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Terrible at Pastry

(11 Posts)
LaBelleSausage Mon 13-Nov-17 17:27:08

As the title suggests, I’m terrible at making pastry.

I have a sage scraper pro stand mixer which I adore, although have never tried to make pastry in there as I suspect it would end up overworked.

I don’t currently own a food processor, just a stick blender.

The Black Friday sales are coming up, and I’m so tempted to splash out on a food processor. It would make my like much easier when making things like chickpea mash, etc, but will it also enable me to make pastry like a domestic goddess?

I’ve been eyeing the Magimix 5200xl just because it’s on bake-off.
The sage kitchen whizz is also tempting given how much I love my stand mixer.
Does anyone have any opinions/suggested alternatives?

And will it actually be useful for making mince pies this year that don’t have a rubber like texture?

Mominatrix Mon 13-Nov-17 17:39:27

I find that pastry is best by hand, otherwise the dough will be tough due to overworking it. There is one exception and that is Thomas Keller's quiche crust recipe which is done in a stand mixer.

Best by hand is this one I have used often. There is a video which is handy. The resultant pastry is very flaky.

Slighty less flaky and a tad bit firmer and more crumbly is the Thomas Keller. Here is the recipe. The key is to hold back one cup of flour and to mix that in by hand after the flour/butter/water is mixed.

Anotherdayanotherdollar Mon 13-Nov-17 17:42:28

Alternative is to buy the ready rolled stuff from aldi/Lidl. It's about 80c, not sure about sterling price. I can no longer justify the cost of butter and time it takes to make proper pastry at that price!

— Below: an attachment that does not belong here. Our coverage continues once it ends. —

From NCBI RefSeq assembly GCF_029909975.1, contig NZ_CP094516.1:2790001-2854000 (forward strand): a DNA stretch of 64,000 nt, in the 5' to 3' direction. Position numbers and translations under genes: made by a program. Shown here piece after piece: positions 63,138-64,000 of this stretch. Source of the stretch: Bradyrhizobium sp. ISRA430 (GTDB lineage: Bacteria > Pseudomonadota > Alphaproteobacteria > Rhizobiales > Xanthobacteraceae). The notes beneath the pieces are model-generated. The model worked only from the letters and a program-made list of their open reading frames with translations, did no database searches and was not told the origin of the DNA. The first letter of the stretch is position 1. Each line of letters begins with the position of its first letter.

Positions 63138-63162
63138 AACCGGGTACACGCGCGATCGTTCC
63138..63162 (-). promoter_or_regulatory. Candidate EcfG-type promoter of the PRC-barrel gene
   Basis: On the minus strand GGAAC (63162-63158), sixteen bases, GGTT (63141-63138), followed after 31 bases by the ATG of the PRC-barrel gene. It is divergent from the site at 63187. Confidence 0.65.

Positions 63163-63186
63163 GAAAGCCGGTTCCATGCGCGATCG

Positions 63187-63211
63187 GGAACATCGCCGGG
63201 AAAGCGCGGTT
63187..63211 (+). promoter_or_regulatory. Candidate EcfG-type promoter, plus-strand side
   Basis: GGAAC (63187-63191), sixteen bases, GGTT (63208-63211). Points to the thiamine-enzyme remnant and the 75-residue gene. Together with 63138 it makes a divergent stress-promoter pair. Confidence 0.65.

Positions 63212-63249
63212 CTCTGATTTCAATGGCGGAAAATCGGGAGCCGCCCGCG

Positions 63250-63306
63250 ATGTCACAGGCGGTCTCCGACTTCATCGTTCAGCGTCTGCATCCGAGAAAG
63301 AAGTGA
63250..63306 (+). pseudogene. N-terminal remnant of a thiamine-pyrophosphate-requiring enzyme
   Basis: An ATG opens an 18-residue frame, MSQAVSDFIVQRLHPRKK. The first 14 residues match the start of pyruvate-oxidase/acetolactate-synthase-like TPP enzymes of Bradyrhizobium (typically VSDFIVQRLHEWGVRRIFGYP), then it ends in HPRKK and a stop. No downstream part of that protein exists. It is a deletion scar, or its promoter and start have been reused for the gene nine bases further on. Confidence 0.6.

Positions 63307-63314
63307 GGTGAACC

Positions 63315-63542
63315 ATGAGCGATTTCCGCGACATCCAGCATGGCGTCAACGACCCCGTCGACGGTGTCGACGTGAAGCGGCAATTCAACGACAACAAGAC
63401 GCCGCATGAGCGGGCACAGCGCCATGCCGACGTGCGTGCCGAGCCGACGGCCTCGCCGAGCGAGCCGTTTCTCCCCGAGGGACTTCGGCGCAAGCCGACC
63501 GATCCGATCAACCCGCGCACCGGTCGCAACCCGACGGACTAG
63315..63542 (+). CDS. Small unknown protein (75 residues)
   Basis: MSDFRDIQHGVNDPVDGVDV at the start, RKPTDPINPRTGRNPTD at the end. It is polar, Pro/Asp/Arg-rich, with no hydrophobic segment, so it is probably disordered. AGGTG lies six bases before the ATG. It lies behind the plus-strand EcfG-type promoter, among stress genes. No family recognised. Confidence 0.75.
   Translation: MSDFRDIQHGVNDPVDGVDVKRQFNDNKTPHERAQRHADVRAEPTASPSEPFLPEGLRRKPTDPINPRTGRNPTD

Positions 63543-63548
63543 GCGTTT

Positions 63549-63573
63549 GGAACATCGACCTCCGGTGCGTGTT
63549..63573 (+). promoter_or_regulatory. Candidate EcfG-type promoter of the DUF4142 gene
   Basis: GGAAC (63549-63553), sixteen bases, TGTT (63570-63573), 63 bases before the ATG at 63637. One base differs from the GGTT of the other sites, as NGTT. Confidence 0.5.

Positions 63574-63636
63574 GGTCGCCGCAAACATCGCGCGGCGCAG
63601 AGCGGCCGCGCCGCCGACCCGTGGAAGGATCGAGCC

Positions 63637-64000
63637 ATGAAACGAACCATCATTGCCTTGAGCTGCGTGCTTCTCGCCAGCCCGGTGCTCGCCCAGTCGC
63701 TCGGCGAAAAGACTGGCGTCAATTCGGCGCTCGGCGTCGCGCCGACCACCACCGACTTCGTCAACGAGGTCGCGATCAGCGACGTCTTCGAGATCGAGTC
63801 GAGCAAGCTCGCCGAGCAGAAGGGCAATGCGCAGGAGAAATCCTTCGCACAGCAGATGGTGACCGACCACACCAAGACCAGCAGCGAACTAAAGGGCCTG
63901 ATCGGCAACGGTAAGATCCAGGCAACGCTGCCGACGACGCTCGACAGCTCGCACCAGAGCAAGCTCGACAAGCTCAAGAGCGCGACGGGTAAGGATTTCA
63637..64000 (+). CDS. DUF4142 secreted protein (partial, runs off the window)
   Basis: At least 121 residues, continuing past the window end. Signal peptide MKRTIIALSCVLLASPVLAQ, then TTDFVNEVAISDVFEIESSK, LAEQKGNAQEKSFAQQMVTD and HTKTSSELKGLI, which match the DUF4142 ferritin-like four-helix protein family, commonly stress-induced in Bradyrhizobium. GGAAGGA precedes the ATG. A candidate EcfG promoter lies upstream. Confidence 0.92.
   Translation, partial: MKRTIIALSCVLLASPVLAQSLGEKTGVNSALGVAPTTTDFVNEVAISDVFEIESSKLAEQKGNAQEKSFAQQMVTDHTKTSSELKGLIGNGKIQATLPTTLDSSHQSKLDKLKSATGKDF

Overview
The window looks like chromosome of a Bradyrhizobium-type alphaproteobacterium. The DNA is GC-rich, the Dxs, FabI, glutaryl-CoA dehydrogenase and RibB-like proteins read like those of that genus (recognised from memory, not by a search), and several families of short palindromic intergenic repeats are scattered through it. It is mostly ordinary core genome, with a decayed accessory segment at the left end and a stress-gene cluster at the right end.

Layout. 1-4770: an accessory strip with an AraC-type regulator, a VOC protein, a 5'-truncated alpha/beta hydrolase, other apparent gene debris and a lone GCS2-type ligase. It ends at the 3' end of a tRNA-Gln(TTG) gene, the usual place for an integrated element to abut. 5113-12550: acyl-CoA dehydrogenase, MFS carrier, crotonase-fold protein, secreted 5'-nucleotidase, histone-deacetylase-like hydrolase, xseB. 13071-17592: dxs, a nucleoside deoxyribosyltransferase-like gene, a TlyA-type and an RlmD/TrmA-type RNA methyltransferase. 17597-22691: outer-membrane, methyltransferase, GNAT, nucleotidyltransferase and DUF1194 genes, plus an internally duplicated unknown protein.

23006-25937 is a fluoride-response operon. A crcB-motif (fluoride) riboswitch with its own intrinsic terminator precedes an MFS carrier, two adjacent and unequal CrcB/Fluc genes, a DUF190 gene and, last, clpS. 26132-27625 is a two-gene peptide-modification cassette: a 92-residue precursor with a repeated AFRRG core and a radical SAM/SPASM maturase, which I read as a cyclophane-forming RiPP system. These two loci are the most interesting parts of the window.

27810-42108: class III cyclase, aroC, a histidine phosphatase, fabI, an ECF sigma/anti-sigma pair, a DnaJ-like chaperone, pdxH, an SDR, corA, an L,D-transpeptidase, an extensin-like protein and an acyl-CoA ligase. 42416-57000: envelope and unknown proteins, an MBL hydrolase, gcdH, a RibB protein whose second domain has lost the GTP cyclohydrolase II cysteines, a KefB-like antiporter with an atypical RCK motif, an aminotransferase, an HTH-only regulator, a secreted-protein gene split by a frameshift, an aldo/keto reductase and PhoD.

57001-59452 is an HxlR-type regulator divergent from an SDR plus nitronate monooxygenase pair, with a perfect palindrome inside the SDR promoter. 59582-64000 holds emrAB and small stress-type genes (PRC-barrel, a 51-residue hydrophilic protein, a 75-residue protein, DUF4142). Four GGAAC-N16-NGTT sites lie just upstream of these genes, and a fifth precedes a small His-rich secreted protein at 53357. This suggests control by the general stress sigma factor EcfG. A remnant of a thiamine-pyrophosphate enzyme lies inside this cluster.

Heratnumber7 Mon 13-Nov-17 17:59:35

Much easier to make by hand.

The secret according to my cookery teacher 40 years ago is cold hands.

Some people naturally have cold hands. Others don’t. Her advice for warm handed folk was to run your hands under cold water before you start rubbing in the fat and flour. It works for me.

I use lard at a ratio of half fat to flour, then take a handful of the flour to use for rolling out (ie, not extra flour). My pastry is always lovely and short.

AssassinatedBeauty Mon 13-Nov-17 18:04:08

I use a food processor if I'm in a rush. You just use it the absolute minimum you need to get to the breadcrumb stage, then I just pulse it a couple of times whilst adding water. At that point I tip it out and do the rest by hand. It never comes out overworked for me.

handslikecowstits Mon 13-Nov-17 18:08:37

Sounds like you're overworking the dough. Pastry needs to be handled as little possible so once you've added the water and have cleaned the bowl into a ball IYKWIM then wrap it in cling film and refrigerate for about 30 mins. You don't need to knead it or shape it pummel it in any way.

I do use a processor because I'm lazy but I'm really careful to do the bare minimum to it otherwise it does indeed become rubbery.

LaBelleSausage Mon 13-Nov-17 18:18:52

Oh I’ve tried it all. Freezing the bowl I use, making my hands as cold as possible, using a knife instead of my hands.

I am resigned to being a terrible pastry maker.

If a food processor won’t help then so be it!

OlennasWimple Mon 13-Nov-17 18:21:09

I found that using iced water was the trick I was missing to making decent pastry

MarriedinMaui Mon 13-Nov-17 18:22:12

Read this:

Two completely different ways of making pastry which both work. This website is fantastic because they really explain the science behind what they are telling you to do.

gybegirl Mon 13-Nov-17 18:24:43

I got my magimix 17 years ago. It still works just as well as ever and pastry is the most easy thing in it. I also use it for soups, sauces many times a week. If it (ever) broke I'd get another in a heartbeat.

AssassinatedBeauty Mon 13-Nov-17 18:28:40

I agree with iced water as well, and only work the dough as little as you need to get it to come together. When rolling and re-rolling whilst cutting out, again try and do the bare minimum to get it back together.

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